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5 Foods Not Allowed in the US

Some for pretty disturbing reasons
By Evann Gastaldo,  Newser Staff
Posted Feb 26, 2018 5:56 PM CST
5 Foods Not Allowed in the US
A woman browses haggis products at a souvenir shop in central Edinburgh, Scotland, Monday July 28, 2014. The Scottish national dish is a blend of offal, oats and spices - traditionally served up in a sheep's stomach.   (AP Photo/ Jill Lawless)

If you grew up in Scotland and were hoping you'd still be able to enjoy haggis now that you live in the US ... you're out of luck. The Scottish favorite—a sheep stomach stuffed with sheep heart, liver, and lung meat mixed with spices, onions, and oats—can't be imported into the US. The FDA banned it and all products containing lung meat in 1971 since the meat can contain stomach acid and phlegm. That's just one item on Listverse's list of 10 foods you can't buy in the US because the FDA and the Consumer Products Safety Commission have deemed them dangerous—even though they're still allowed in many other countries. Four more:

  1. Raw milk: Milk sold in much of the US must be pasteurized in order to reduce the risk of harmful bacteria like salmonella or listeria being consumed. Raw milk sales are entirely prohibited in 20 states and the District of Columbia, and are heavily regulated in most of the other states.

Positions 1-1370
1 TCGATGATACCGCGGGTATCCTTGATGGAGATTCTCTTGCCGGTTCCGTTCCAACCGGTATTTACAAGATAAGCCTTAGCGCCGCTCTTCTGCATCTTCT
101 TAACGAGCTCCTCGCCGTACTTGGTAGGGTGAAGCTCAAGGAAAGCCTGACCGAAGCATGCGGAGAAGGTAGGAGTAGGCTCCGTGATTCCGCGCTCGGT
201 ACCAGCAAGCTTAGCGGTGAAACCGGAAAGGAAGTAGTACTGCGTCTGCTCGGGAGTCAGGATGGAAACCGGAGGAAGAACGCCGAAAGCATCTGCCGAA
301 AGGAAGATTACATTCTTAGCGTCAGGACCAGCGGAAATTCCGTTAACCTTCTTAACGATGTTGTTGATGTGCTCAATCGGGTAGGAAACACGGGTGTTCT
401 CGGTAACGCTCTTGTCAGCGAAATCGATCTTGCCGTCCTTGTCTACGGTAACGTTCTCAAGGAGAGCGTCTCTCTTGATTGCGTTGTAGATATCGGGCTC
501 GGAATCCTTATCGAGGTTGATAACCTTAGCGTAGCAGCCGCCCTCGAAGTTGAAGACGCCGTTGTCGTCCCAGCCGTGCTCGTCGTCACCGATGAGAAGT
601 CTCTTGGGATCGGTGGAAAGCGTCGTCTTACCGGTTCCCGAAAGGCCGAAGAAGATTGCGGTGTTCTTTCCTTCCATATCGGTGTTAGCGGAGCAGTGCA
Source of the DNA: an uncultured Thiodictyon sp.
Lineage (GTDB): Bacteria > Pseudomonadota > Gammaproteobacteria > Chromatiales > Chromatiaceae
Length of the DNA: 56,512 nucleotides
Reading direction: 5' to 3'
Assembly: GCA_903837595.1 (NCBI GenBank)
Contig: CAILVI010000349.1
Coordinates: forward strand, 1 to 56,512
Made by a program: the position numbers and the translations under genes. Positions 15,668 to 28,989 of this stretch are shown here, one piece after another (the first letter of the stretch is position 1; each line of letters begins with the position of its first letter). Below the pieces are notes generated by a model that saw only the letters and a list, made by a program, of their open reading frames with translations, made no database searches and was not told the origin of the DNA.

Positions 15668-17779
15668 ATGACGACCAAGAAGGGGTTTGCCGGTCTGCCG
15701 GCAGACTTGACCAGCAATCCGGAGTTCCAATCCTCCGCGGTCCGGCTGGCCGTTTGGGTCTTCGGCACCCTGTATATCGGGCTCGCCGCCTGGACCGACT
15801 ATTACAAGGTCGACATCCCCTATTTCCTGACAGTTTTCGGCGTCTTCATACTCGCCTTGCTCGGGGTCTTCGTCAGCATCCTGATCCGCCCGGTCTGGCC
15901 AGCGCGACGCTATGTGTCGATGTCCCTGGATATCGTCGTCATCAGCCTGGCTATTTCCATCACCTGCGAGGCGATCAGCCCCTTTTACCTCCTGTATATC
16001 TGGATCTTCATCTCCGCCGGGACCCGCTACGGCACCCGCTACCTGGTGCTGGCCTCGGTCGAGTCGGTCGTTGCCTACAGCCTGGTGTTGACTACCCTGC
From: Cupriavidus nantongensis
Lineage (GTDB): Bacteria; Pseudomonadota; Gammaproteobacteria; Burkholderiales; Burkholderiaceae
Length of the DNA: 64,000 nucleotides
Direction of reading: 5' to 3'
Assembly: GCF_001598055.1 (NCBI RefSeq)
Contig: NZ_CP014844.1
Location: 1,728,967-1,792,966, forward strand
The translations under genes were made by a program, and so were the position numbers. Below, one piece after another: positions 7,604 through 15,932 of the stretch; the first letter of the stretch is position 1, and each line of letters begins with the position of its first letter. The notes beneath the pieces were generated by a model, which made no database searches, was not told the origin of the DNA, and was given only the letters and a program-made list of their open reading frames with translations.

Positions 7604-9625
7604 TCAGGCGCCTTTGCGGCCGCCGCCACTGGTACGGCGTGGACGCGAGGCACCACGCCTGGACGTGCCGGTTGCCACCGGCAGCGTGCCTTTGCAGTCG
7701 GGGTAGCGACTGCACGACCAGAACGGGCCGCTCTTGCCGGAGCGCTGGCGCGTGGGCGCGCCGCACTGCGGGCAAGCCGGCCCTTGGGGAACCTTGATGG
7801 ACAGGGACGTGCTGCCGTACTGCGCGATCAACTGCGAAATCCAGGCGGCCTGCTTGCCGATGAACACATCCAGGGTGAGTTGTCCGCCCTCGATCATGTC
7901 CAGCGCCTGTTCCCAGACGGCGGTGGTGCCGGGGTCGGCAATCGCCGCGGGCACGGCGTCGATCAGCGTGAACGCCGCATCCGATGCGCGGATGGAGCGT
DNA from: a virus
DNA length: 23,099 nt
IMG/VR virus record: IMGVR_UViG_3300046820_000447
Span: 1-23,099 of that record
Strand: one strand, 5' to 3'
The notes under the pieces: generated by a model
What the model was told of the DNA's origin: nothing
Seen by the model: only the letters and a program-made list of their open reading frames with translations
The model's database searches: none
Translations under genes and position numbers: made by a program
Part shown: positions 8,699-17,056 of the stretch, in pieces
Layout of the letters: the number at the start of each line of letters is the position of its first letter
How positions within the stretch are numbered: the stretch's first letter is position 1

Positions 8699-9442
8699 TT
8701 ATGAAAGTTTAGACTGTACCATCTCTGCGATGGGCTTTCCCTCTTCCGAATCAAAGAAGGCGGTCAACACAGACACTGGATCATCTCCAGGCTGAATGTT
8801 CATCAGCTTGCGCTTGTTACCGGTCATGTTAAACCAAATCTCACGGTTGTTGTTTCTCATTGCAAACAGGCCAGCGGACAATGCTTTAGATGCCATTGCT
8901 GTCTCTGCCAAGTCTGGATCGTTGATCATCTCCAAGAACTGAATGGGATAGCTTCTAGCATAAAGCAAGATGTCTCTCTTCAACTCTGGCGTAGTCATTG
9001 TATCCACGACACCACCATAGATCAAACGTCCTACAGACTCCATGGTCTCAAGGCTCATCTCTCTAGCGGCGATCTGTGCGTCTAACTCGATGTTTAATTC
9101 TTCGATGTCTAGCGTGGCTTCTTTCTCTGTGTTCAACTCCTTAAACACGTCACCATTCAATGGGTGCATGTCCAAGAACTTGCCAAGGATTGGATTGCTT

1. Ackee fruit: This fruit grown in West Africa and Jamaica is banned and cannot be imported into the US ... because if you eat an unripe fruit, you can get Jamaican vomiting sickness, which causes uncontrollable vomiting and could even lead to seizures or death. It happens due to a nonproteinogenic amino acid that lowers blood sugar and can thus lead to hypoglycemia, and dozens die of the illness per year.
  2. Sassafras oil: The sassafras plant grows in the US, but its oil has been banned from use in commercially mass-produced foods since 1960 because it contains safrole, which has been shown to be carcinogenic. (Safrole is also one of the main ingredients in ecstasy.) Before the ban, sassafras oil was used in root beer.
  3. Kinder Eggs: Though you can find a modified version in the US, you won't find the original version of this candy, also called Kinder Surprise, which is popular in Europe. The hollow egg-shaped chocolates have small toys inside and the US banned them after determining the toys could pose a health and safety risk to children under age 3. The fine for bringing one of the banned versions into the US is $2,500 per egg.
Click for the complete list. (More food stories.)

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